The Beauty in Simplicity
My name is Leah and my youth group from Our Savior Lutheran Church has been on three Week of Hope mission trips over the last four years. In English class this past year, I was assigned to write a memoir about a life-changing experience I have had. It did not take much thinking for me to decide to write about my experience with Week of Hope. Even though this is about a trip I took two years ago, I thought that is was still worth sharing with you at Group Mission Trips. Here is the story of how my youth group served in Fort Collins, Colorado during the summer of 2015 and how I discovered that sometimes the simplest things can create the biggest impact on others.
When I signed up to go on a church mission trip to Colorado, I had no idea that this trip would not only change my life, but the lives of many others as well. Week of Hope is a mission trip that allows youth from all over the country to come together and make a difference in communities that are in need. The previous year, I had gone with my youth group to Week of Hope in Minneapolis and I was excited to hear that this year we would be going to Fort Collins, Colorado. Traveling to Colorado sounded like a lot of fun to me, especially with friends from my church. Going to Week of Hope last year enabled me to build friendships with kids from my youth group, and now we could all grow even closer. I could not wait until it came time for us to leave in July.
After months of anticipation, the day finally came for us to depart. We crammed into our church van and said goodbye to North Dakota. One very long car ride later, we arrived in Colorado. After checking in, unpacking, and eating supper, we got to meet our work crews. My crew consisted of a girl from Iowa and two boys from Kansas. I didn’t know anyone in my crew, which definitely put me outside of my comfort zone; however, I would soon find that my crew members were all very affable. We ended up having a lot of fun together and we all became close friends.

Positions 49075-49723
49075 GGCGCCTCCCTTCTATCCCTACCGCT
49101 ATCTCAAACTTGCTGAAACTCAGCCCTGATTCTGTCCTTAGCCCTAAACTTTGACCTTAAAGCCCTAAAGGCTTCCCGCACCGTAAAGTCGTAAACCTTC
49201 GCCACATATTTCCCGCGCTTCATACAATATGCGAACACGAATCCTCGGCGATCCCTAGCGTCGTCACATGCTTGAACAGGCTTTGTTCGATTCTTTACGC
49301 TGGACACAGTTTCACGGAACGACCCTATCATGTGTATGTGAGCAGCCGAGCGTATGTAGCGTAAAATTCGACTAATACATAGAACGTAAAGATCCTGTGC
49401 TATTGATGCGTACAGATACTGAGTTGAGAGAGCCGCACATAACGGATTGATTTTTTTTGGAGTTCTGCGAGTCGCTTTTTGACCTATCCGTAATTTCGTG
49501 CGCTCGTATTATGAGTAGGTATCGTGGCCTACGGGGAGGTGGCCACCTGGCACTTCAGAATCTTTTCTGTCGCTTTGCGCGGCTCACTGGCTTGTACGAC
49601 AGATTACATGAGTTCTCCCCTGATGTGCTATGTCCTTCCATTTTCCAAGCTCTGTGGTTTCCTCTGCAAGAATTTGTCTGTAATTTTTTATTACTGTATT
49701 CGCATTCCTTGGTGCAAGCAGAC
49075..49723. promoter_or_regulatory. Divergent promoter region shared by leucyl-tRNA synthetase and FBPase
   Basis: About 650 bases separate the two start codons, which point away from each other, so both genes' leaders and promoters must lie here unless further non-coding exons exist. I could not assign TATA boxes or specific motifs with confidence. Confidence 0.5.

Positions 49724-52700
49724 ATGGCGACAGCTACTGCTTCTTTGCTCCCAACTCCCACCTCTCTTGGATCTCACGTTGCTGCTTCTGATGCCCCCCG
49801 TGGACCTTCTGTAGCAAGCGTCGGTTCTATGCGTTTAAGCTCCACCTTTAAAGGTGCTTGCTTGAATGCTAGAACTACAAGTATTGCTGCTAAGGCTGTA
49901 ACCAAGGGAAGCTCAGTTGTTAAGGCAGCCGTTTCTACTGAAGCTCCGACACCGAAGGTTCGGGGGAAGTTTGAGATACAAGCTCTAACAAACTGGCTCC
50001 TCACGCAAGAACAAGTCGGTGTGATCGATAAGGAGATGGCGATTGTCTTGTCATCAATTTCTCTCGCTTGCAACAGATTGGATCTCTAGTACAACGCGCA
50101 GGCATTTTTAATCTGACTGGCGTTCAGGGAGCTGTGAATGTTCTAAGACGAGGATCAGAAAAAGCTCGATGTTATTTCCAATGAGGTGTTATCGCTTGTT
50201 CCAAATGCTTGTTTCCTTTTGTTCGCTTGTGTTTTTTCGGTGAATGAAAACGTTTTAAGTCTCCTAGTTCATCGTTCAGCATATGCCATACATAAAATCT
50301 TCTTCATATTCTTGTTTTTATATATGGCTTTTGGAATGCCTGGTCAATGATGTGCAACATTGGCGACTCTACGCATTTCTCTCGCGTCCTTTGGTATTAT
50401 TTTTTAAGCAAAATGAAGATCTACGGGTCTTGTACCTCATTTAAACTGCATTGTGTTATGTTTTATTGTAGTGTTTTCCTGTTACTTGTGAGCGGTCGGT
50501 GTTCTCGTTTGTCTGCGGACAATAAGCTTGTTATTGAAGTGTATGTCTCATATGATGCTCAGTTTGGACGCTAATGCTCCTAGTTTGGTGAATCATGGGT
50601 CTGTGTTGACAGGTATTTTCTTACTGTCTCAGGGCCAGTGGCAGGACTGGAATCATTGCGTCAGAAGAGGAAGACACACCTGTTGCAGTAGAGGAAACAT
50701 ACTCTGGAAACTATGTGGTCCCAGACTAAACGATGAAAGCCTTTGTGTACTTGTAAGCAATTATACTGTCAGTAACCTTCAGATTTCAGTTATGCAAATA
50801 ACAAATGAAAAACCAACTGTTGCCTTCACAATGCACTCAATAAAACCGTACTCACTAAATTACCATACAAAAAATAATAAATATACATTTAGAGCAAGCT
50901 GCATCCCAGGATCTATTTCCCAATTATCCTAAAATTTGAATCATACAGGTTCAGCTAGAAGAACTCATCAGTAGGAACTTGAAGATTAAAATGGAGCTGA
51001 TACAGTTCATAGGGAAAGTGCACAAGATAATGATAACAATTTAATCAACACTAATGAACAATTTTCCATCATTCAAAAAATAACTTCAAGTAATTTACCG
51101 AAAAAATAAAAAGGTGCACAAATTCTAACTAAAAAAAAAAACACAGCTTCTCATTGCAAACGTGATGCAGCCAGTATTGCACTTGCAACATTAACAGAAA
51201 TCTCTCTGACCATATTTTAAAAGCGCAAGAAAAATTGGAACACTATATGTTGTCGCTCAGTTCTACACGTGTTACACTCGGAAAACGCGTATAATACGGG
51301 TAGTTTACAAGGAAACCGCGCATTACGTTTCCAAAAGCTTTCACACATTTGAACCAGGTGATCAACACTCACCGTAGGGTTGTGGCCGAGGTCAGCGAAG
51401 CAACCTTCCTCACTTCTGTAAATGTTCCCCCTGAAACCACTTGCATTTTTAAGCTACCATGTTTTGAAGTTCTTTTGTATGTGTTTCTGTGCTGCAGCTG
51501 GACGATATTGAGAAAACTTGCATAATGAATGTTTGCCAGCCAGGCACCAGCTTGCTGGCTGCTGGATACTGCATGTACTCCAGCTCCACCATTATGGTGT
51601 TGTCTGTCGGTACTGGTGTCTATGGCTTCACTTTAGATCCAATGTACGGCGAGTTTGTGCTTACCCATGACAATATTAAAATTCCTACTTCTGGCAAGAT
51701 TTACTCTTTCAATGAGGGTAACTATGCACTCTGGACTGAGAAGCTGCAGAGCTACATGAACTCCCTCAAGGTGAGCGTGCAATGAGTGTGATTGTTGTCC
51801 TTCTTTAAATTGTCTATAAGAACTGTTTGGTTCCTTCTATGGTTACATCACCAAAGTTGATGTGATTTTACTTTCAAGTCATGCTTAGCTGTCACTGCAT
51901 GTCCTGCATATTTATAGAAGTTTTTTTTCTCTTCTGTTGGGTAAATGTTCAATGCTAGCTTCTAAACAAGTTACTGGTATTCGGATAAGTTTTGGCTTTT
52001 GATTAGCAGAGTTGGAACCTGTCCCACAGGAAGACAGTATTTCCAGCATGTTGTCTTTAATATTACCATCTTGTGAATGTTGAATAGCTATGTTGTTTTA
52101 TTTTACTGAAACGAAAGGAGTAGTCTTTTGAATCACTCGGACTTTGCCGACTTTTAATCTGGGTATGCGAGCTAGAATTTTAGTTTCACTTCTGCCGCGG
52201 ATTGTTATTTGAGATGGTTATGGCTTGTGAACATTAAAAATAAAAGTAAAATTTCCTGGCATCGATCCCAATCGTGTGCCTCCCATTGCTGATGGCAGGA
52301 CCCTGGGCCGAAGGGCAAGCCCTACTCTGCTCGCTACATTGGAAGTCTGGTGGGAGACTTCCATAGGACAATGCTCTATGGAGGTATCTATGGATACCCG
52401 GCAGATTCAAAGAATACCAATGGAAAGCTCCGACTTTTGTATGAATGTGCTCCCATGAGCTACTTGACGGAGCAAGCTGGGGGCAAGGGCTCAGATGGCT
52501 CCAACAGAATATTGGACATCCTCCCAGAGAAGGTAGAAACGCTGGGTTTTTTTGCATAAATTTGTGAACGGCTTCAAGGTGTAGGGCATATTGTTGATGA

Later in the evening, we got our assignments for the week. “Your crew will be working at Soaring Wings Ministries,” said Hunter, one of the program directors. “Soaring Wings is a ranch that works to help the homeless in Fort Collins.” We learned that we would be doing work around the ranch like painting, staining, and yard work. We would also get the opportunity to hand out “blessing bags” to the homeless around town. Other people from my church ended up working with children, working at a nursing home, or packing clothes to send overseas. All of us were looking forward to starting work.
The next day, my crew arrived at Soaring Wings. The scenery there was beautiful. I could see the mountains rising like giants off in the distance. The sound of the breeze dancing in the tall prairie grass, mixed with the occasional barking of dogs, filled my ears. I was filled with a sense of awe and peace when I stepped out of the car. The house, however, was a different story. The exterior of the building was run down and dirty. It was weathered from the many years it endured the dry, arid Colorado weather.